The Metropolitan King County Council's seven-member Budget and Fiscal Management committee passed an ordinance--on a 6-0 vote--that would deny the transfer of local cable television franchise licenses to AT&T from cable giant TCI as part of their $48 billion merger.
The full 13-member county council is scheduled to vote on the ordinance February 16. Because the proposed ordinance has an "emergency clause," meaning it would take effect immediately, a two-thirds majority is required to pass. Jane Hague, the Republican chairwoman of the King County fiscal committee, is confident the ordinance will pass with the nine votes needed.
"We have a supermajority at this point," she said.
If King County denies the transfer, the county would join Portland, Oregon, its Pacific Northwest neighbor, as the only local governments willing to require open access to cable networks.
Regulators at the Federal Communications Commission, however, declined to address open access in a recent report on the status of broadband deployments. Chairman William Kennard said the commission would watch the cable industry closely, but stressed that currently additional regulatory laws are not needed.
But Portland--and now King County--think the time is right to consider further cable regulations.
"Competition is something you look at while you're setting the parameters, not after it's been lost or taken away," said Hague. "We believe this is our one opportunity to really bring everyone together."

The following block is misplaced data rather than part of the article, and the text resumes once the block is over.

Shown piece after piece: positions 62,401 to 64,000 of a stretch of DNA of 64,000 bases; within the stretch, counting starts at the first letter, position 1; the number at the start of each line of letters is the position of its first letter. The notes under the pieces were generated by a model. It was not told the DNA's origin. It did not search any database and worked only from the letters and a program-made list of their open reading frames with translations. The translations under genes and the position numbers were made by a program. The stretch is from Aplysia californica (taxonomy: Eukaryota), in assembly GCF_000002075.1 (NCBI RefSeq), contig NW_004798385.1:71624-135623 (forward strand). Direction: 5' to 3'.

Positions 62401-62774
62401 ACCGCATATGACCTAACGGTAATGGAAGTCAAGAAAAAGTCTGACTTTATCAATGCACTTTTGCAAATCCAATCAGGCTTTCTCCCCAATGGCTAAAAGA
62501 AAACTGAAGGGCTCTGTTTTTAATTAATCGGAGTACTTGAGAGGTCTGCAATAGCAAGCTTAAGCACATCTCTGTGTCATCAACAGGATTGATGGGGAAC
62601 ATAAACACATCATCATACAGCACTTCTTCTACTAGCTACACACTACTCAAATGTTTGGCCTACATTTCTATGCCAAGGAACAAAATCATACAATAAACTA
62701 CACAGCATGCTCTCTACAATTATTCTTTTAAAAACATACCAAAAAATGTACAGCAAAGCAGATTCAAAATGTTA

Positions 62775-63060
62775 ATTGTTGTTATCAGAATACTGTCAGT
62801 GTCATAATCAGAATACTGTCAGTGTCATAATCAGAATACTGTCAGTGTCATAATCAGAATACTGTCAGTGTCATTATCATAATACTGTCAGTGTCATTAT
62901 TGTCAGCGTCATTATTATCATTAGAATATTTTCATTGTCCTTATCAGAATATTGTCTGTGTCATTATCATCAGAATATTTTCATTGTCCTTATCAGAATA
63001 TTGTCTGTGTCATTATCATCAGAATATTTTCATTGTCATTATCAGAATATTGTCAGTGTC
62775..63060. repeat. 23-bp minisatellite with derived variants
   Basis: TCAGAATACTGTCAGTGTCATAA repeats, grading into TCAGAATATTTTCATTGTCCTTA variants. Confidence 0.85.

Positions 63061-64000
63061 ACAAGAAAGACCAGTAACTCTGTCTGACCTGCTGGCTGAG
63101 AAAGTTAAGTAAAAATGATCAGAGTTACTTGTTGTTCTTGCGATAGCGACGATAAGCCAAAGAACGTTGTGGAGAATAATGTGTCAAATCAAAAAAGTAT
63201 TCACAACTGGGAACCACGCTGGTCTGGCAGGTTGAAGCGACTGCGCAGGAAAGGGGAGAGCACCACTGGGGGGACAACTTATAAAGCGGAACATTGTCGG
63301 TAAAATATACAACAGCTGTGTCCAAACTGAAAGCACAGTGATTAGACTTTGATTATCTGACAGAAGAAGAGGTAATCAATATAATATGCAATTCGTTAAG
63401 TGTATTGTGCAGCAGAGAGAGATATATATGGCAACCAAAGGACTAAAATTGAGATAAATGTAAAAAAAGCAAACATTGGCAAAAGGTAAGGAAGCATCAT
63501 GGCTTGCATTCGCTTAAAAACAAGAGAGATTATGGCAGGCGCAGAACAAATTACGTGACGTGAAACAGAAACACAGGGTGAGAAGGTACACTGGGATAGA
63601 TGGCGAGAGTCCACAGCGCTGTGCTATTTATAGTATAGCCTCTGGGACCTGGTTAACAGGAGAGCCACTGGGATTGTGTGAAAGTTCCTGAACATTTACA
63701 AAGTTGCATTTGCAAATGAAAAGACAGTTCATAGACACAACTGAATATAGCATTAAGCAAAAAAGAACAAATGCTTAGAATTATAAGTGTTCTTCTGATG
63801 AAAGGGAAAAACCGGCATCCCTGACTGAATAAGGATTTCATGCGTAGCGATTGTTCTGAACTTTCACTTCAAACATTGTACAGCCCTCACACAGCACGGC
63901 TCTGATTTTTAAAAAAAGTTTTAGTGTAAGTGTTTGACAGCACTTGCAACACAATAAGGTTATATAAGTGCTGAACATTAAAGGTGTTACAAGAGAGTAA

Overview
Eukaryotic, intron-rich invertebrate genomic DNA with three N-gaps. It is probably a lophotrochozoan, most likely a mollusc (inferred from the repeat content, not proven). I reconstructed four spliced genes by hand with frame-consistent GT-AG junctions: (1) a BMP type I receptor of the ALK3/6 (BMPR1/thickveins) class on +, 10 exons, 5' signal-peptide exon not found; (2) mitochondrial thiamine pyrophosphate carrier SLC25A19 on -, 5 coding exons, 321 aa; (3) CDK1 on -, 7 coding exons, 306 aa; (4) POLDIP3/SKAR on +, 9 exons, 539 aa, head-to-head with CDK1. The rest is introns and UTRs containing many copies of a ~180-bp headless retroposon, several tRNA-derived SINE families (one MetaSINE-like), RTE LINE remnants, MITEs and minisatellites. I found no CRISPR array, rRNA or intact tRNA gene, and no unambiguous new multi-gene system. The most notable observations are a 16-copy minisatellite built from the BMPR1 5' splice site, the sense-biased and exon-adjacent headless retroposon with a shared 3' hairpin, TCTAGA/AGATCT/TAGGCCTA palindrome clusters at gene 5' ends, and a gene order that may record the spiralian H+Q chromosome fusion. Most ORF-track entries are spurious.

AT&T believes it's offering the county a good broadband deal.
"Our position has been that the @Home service provides a new means of getting to the Internet quickly," said Scott Morris, an AT&T spokesman. "I think that position is entirely consistent with what the FCC is saying."
Cable, once just an alternative to broadcast television, is now being touted as the ideal network to deliver TV, Internet, telephone service, and advanced services such as video-conferencing. Cable operators are upgrading their networks to two-way cable that allows users to send and receive data.
AT&T bought TCI to use the company's broadband wires to deliver local phone service to millions of consumers. But many local governments--which have authority over regional cable systems--have taken a long, hard look at the merger in recent months because of its potential impact on the future of high-speed Internet access.
Critics contend AT&T, which will soon own a controlling stake in TCI's broadband Internet service @Home, will limit choice by requiring consumers to pay for @Home before they can access other ISPs' content. Many ISPs are lobbying hard for the right to piggyback on cable networks to offer their own high-speed services.
AT&T and TCI are adamantly opposed to so-called open access laws that would require them to allow competitors to pay TCI to use its network to deliver Net access. The companies, and some financial analysts, have said requiring open access would stifle investment in expensive cable networks.
AT&T sued Portland over its decision and is likely to do the same if King County denies the transfer.
In an attempt to head off similar litigation, King County officials are continuing to negotiate with the two merging companies. "AT&T and King County would much prefer to have it resolved from the outset," Hague said.
"There is certainly an opportunity in the time that remains to work out a solution," AT&T's Morris said. "We'll see how the next couple of days go."
Similarly, the city of Seattle is considering open access requirements and also will vote on the merger by Tuesday. Talks with the city have been held over the last few weeks.
"We feel like we've made a lot of progress with the city of Seattle," Morris said. "It's perplexing to me that two entities right across the street can react so differently. We think we've made good headway with one; we haven't yet with the other."